Thursday, January 23, 2014

CP 234 What some say about marriage...



CP 234 What some say about marriage...

Thinking about marriage 6

  • Before marriage keep your eyes wide open. After marriage keep them half shut. (Supplied by Jo)
  • For a marriage to be successful the husband should be deaf and the wife blind. (Russian proverb)
  • Marriage is not a word. It is a sentence--a life sentence. (Cynical wordsmith comedian)

  • Marriage is very much like a violin; after the sweet music is over, the strings are attached. (Cynical self-pitying comedian)

  • Marriage is love. Love is blind. Therefore, marriage is an institution for the blind. (Cynical one-eyed comedian)

  • Marriage is an institution in which a man loses his Bachelor's Degree and the woman gets her Masters. (Cynical over-educated comedian)

  • Marriage is a thing which puts a ring on a woman's finger and two under the man's eyes. (Lucky-to-be-alive comedian)

  • Marriage certificate is just another word for a work permit. (Cynical comedian likely-to be-worked-over)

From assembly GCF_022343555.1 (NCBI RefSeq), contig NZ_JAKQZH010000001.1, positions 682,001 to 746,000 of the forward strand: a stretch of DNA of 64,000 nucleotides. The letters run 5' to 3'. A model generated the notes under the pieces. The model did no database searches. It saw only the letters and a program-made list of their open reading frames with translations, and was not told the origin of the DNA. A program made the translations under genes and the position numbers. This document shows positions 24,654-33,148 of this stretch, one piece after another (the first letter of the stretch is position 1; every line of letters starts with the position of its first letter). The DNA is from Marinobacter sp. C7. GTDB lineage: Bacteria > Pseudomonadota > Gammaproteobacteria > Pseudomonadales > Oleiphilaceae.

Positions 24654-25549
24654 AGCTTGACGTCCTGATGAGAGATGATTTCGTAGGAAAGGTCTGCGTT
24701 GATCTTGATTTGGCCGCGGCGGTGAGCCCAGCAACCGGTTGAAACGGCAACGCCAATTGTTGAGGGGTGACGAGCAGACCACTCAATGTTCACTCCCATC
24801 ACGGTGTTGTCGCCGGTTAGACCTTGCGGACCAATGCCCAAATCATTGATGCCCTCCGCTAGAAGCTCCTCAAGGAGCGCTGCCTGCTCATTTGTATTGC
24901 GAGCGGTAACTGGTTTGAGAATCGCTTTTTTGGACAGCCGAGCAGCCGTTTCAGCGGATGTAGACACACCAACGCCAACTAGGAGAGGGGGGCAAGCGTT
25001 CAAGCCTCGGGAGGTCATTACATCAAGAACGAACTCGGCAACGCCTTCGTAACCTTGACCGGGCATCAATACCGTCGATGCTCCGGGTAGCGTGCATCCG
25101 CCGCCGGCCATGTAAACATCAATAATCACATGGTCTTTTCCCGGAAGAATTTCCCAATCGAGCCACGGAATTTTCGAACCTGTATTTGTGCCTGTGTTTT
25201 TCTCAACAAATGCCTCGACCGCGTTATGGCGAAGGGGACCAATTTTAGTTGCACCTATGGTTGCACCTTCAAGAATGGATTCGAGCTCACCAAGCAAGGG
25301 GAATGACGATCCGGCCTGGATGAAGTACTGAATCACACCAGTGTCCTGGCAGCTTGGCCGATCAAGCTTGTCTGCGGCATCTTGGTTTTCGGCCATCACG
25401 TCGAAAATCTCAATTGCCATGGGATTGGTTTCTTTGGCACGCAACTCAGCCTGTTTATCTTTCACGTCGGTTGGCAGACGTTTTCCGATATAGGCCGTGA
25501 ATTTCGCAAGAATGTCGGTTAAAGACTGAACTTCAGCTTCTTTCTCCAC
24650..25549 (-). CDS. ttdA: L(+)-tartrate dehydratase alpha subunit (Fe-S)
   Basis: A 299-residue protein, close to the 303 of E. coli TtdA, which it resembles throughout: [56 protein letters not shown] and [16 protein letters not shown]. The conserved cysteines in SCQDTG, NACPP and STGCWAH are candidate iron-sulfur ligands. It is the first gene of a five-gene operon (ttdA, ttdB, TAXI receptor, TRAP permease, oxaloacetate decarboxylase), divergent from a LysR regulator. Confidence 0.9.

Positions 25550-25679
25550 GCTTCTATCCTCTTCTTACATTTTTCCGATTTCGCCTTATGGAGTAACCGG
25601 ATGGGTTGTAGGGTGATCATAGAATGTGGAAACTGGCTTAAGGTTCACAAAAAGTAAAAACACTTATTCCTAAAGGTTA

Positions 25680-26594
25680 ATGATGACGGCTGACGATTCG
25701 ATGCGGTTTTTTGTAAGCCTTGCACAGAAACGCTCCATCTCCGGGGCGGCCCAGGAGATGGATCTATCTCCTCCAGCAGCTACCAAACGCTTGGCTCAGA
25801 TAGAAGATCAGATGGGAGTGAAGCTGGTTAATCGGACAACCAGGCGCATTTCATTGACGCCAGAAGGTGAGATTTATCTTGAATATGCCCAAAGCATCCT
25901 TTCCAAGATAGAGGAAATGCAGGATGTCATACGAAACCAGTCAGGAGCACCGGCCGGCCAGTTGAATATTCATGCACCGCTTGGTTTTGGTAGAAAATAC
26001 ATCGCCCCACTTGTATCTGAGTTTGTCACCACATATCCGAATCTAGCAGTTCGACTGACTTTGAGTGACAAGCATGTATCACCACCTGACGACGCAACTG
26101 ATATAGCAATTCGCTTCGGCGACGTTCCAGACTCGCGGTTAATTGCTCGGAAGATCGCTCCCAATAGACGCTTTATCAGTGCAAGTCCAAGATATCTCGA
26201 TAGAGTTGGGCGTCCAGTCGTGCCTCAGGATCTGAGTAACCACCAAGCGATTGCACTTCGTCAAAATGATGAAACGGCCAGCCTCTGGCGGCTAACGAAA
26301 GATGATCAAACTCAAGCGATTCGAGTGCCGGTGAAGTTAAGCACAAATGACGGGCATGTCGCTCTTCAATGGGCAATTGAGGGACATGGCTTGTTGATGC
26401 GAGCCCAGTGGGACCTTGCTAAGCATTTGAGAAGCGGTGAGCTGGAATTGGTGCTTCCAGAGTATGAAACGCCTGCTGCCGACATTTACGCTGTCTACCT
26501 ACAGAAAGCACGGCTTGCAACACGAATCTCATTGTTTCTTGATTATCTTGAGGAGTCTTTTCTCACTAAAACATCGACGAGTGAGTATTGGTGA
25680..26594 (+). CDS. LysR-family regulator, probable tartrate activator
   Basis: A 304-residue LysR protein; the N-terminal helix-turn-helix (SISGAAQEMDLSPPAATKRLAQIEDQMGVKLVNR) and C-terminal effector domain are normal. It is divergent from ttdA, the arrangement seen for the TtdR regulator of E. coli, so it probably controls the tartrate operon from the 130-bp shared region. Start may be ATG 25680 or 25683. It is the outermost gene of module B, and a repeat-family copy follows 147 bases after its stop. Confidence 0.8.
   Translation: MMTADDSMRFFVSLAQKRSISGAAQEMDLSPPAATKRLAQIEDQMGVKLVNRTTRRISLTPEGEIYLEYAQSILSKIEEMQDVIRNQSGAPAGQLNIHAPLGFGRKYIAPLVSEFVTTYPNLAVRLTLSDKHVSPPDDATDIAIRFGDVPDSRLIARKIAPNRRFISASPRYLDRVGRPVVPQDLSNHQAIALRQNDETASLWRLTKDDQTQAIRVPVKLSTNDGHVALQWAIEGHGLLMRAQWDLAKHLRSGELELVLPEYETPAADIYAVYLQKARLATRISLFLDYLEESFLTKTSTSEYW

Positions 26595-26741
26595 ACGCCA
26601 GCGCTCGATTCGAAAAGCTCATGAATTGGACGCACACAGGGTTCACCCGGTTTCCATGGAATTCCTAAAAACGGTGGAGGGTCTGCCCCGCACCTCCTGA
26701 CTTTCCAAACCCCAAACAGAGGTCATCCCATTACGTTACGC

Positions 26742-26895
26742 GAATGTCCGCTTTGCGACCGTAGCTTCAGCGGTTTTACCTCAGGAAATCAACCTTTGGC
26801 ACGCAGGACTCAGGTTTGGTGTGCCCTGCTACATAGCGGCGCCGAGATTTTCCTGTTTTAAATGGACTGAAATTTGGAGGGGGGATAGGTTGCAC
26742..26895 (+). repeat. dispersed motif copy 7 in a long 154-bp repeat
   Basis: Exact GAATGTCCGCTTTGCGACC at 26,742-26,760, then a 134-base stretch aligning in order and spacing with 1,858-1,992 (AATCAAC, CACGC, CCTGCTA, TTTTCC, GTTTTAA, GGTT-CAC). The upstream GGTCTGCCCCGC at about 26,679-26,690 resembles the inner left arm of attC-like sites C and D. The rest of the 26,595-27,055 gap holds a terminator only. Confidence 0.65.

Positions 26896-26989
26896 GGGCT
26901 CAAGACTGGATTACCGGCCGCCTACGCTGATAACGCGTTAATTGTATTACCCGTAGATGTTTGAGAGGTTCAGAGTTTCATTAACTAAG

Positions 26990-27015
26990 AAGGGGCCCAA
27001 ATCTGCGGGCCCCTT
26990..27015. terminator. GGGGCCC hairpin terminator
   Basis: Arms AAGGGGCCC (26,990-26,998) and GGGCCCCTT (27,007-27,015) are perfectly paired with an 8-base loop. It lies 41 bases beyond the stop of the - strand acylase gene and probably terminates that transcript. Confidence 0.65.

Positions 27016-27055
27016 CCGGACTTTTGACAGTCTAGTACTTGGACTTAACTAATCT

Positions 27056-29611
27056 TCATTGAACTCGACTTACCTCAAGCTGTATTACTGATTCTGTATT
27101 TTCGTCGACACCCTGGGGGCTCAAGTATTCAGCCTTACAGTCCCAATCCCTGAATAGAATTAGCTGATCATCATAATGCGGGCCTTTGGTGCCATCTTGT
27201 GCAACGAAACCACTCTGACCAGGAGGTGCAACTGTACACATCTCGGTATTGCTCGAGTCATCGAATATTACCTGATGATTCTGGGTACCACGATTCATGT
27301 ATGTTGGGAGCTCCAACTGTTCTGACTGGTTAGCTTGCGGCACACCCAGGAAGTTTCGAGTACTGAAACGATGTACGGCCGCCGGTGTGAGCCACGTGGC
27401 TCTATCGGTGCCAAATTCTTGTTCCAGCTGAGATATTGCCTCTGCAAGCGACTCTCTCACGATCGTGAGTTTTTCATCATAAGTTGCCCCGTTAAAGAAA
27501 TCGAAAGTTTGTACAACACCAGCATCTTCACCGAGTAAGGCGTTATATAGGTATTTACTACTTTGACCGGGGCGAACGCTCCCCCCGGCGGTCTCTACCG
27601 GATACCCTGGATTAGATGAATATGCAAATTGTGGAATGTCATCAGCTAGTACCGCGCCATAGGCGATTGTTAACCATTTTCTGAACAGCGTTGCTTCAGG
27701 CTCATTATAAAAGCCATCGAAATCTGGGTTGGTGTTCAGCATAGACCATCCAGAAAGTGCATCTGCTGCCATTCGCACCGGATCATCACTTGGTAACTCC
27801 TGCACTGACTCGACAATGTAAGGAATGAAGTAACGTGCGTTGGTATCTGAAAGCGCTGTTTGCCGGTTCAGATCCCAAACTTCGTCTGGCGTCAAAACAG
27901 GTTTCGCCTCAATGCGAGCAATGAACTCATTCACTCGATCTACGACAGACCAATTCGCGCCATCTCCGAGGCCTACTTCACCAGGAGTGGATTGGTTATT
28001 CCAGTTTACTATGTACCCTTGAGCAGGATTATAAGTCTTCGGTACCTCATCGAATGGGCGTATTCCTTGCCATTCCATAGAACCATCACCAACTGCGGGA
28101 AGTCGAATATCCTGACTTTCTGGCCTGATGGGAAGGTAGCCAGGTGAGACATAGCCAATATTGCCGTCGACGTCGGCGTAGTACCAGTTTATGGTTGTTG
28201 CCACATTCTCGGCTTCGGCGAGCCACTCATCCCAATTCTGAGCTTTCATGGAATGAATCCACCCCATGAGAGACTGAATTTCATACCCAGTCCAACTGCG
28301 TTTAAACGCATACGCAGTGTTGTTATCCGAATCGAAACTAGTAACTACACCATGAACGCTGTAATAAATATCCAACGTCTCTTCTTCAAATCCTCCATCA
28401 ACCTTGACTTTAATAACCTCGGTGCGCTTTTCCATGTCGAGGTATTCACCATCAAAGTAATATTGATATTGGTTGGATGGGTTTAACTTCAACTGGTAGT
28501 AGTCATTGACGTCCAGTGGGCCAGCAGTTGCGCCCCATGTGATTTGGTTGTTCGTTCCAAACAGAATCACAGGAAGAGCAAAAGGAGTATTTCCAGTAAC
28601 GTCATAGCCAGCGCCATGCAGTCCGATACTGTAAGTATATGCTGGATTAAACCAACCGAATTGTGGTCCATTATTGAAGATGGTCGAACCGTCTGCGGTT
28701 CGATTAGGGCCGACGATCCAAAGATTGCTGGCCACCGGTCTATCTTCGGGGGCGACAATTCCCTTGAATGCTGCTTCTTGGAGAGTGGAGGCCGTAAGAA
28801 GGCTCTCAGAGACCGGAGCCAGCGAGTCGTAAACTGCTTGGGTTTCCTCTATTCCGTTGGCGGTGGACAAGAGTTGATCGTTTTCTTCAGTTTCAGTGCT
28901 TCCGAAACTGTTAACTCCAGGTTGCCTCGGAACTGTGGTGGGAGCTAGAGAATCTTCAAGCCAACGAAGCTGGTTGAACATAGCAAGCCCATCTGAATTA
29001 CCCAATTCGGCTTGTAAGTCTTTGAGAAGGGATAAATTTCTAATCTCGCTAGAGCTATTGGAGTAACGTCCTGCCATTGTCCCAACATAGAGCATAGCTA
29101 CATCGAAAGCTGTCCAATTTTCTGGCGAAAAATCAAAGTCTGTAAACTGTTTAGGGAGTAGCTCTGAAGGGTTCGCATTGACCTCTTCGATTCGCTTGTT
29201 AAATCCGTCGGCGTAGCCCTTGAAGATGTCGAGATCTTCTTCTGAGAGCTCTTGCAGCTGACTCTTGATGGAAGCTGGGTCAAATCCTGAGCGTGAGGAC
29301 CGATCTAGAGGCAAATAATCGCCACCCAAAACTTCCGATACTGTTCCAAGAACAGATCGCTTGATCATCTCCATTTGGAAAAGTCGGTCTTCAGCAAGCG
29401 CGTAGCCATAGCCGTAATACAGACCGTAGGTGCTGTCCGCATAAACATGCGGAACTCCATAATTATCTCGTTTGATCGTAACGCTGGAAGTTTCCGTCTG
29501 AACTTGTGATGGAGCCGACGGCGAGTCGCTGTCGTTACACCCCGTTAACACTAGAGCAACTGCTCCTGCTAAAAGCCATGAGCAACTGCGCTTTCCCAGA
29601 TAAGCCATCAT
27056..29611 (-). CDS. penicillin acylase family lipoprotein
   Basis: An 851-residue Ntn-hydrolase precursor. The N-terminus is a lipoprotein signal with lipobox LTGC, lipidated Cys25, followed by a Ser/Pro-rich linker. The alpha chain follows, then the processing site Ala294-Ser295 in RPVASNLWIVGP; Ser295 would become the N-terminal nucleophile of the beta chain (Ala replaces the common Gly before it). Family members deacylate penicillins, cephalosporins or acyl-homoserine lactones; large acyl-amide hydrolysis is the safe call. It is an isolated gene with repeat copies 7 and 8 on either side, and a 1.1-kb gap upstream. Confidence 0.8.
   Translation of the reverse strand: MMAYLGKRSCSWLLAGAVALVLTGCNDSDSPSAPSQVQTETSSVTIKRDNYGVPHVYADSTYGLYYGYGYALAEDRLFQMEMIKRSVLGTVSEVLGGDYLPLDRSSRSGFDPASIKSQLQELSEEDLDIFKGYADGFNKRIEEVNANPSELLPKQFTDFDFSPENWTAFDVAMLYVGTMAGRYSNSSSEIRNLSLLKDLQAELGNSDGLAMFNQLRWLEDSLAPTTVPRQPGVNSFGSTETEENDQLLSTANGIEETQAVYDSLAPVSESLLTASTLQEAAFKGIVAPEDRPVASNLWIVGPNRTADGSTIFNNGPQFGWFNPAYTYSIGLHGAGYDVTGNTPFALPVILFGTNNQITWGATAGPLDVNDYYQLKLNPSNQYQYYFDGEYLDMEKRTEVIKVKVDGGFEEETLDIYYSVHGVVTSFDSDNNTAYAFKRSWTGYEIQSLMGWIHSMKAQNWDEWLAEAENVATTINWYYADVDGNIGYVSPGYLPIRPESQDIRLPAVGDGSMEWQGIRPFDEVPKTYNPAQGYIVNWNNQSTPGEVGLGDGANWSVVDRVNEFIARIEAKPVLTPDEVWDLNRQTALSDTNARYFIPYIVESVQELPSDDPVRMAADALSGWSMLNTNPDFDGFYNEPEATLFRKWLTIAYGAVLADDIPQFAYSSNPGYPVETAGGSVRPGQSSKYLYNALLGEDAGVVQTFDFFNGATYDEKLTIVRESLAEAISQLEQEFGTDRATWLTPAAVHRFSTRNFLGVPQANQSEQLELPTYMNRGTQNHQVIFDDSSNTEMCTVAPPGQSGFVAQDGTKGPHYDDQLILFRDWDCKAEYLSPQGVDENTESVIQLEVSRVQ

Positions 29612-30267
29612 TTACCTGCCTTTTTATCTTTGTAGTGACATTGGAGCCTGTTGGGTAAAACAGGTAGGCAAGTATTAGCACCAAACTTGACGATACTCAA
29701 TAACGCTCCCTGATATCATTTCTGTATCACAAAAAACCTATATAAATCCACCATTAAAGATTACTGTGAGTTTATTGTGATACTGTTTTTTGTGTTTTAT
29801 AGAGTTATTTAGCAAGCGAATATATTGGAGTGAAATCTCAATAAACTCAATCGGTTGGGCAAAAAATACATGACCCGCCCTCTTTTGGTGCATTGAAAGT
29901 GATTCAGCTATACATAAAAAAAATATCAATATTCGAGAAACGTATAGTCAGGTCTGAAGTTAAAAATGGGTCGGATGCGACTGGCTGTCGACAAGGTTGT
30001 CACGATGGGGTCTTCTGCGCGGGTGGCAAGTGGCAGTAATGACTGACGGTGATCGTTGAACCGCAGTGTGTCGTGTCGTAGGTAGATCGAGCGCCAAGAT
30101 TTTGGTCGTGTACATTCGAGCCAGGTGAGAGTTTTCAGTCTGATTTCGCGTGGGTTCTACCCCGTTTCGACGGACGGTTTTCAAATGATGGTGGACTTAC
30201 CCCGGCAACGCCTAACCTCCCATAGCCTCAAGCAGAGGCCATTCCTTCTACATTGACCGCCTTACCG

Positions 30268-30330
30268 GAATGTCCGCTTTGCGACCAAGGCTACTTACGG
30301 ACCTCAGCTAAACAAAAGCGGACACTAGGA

• Marriage is not just a having a wife, but also worries inherited forever. (Comedian who-had-better-count-his-blessings)

A snippet from Selwyn Hughes:
’After the woman was created God brought them together in a relationship of oneness.’ (Gen 2: 22)
When God brought the woman to the man there took place the world’s first wedding.  Little is said about this in Scripture but the moment must have been indefinably precious and beautiful.  It was God’s intention that just as the Trinity were experiencing ‘oneness’ in heaven, Adam and Eve were also to enjoy the same relationship on earth, and that oneness was to be a revelation of God himself.”

A comment attributed to Martin Luther:
“Marriage is God’s best way of explaining himself.”

Wise old Walter Wangerin:

“Mutuality is accomplished by two whole persons; and if each partner truly intends to be but the fraction of a relationship (thinking my whole makes up half of us) he or she will soon discover that these halves do not fit perfectly together. The mathematics can work only if each subtracts something of himself or herself, shears it off, and lays it aside forever. There will come, then, a moment of shock when one spouse realizes, ‘You don’t want the whole of me? Not the whole of me, but only a part of me, makes up the whole of us?” P 45”
(Walter Wangerin Jr., As For Me And My House: Crafting Your Marriage To Last)

 

Well, I hope that is enough to chew for one week.

Be blessed in Him,

Fred

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